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McDonnell's Confederate History Month proclamation irks civil rights leaders

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By Anita Kumar and Rosalind S. Helderman
Washington Post Staff Writers
Wednesday, April 7, 2010

RICHMOND -- Gov. Robert F. McDonnell, reviving a controversy that had been dormant for eight years, has declared that April will be Confederate History Month in Virginia, a move that angered civil rights leaders Tuesday but that political observers said would strengthen his position with his conservative base.

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The two previous Democratic governors had refused to issue the mostly symbolic proclamation honoring the soldiers who fought for the South in the Civil War. McDonnell (R) revived a practice started by Republican governor George Allen in 1997. McDonnell left out anti-slavery language that Allen's successor, James S. Gilmore III (R), had included in his proclamation.

McDonnell said Tuesday that the move was designed to promote tourism in the state, which next year will mark the 150th anniversary of the start of the war. McDonnell said he did not include a reference to slavery because "there were any number of aspects to that conflict between the states. Obviously, it involved slavery. It involved other issues. But I focused on the ones I thought were most significant for Virginia."

The proclamation was condemned by the Virginia Legislative Black Caucus and the NAACP. Former governor L. Douglas Wilder called it "mind-boggling to say the least" that McDonnell did not reference slavery or Virginia's struggle with civil rights in his proclamation. Though a Democrat, Wilder has been supportive of McDonnell and boosted his election efforts when he declined to endorse the Republican's opponent, R. Creigh Deeds.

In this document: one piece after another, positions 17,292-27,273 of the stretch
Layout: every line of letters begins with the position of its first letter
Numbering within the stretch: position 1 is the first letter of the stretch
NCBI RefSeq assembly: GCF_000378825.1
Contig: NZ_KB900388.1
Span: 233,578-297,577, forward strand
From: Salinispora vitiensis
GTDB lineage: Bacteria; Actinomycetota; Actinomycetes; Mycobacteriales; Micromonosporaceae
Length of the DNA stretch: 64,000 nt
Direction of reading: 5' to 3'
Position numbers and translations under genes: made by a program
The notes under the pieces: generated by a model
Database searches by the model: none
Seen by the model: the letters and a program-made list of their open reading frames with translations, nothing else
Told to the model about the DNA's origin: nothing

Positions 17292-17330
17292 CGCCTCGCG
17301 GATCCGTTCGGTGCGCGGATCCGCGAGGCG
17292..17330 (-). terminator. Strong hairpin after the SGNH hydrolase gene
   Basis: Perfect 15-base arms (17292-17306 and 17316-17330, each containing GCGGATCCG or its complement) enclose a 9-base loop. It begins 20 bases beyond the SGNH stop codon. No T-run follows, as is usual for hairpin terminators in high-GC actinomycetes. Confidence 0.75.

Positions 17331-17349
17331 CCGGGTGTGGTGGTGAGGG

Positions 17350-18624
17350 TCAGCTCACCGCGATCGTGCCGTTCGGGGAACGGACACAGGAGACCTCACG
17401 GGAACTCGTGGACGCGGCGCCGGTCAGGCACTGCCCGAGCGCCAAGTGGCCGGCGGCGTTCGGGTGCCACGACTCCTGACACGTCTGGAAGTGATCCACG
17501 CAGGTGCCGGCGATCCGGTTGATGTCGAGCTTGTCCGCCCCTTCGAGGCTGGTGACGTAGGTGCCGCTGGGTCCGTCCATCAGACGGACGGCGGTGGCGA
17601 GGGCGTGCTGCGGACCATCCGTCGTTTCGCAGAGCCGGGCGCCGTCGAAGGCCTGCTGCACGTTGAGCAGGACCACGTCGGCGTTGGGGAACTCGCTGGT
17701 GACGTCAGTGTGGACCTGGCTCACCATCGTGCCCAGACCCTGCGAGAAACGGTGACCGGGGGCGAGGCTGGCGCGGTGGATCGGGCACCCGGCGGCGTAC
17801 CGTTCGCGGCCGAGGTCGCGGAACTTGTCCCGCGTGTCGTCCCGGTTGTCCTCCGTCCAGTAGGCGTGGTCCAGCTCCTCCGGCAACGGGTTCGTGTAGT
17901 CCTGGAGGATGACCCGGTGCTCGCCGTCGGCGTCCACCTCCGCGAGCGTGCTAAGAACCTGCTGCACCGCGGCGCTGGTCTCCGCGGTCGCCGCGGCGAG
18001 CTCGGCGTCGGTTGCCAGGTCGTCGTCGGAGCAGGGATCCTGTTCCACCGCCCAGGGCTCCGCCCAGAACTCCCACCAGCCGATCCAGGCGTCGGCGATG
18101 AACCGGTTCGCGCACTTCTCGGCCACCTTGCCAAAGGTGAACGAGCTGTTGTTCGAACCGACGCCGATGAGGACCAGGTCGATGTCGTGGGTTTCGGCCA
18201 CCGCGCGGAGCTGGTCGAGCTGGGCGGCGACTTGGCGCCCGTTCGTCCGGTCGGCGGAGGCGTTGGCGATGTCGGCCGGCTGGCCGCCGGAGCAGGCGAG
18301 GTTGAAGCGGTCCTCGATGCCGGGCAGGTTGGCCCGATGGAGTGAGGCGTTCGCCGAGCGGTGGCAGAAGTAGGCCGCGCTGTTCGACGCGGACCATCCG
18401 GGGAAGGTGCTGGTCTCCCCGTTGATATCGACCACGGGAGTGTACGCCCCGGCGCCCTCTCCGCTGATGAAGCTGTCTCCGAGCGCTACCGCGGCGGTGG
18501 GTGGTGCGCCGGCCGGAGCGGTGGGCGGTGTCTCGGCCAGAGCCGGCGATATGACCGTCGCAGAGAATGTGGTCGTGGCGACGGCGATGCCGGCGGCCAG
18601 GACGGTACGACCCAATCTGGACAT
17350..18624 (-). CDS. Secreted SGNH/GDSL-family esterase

"Confederate history is full of many things that unfortunately are not put forth in a proclamation of this kind nor are they things that anyone wants to celebrate," he said. "It's one thing to sound a cause of rallying a base. But it's quite another to distort history."

The seven-paragraph declaration calls for Virginians to "understand the sacrifices of the Confederate leaders, soldiers and citizens during the period of the Civil War."

McDonnell had quietly made the proclamation Friday by placing it on his Web site, but it did not attract attention in the state capital until Tuesday. April also honors child abuse prevention, organ donations, financial literacy and crime victims.

After a fall campaign spent focusing almost exclusively on jobs and the economy, McDonnell had been seen in recent weeks as largely ceding conservative ground to the state's activist attorney general, Ken Cuccinelli II. The proclamation could change that view among Republicans who believe appropriate respect for the state's Confederate past has been erased by an over-allegiance to political correctness, observers said.

"It helps him with his base," said Mark Rozell, a political scientist at George Mason University. "These are people who support state's rights and oppose federal intrusion."

Said Patrick M. McSweeney, a former state GOP chairman: "I applaud McDonnell for doing it. I think it takes a certain amount of courage."

The Virginia NAACP and the state's Legislative Black Caucus called the proclamation an insult to a large segment of the state's population, particularly because it never acknowledges slavery.

"Governor McDonnell's proclamation was offensive and offered a disturbing revision of the Civil War and the brutal era that followed," said Del. Kenneth Cooper Alexander (D-Norfolk), chairman of the Legislative Black Caucus. "Virginia has worked hard to move beyond the very things for which Governor McDonnell seems nostalgic."


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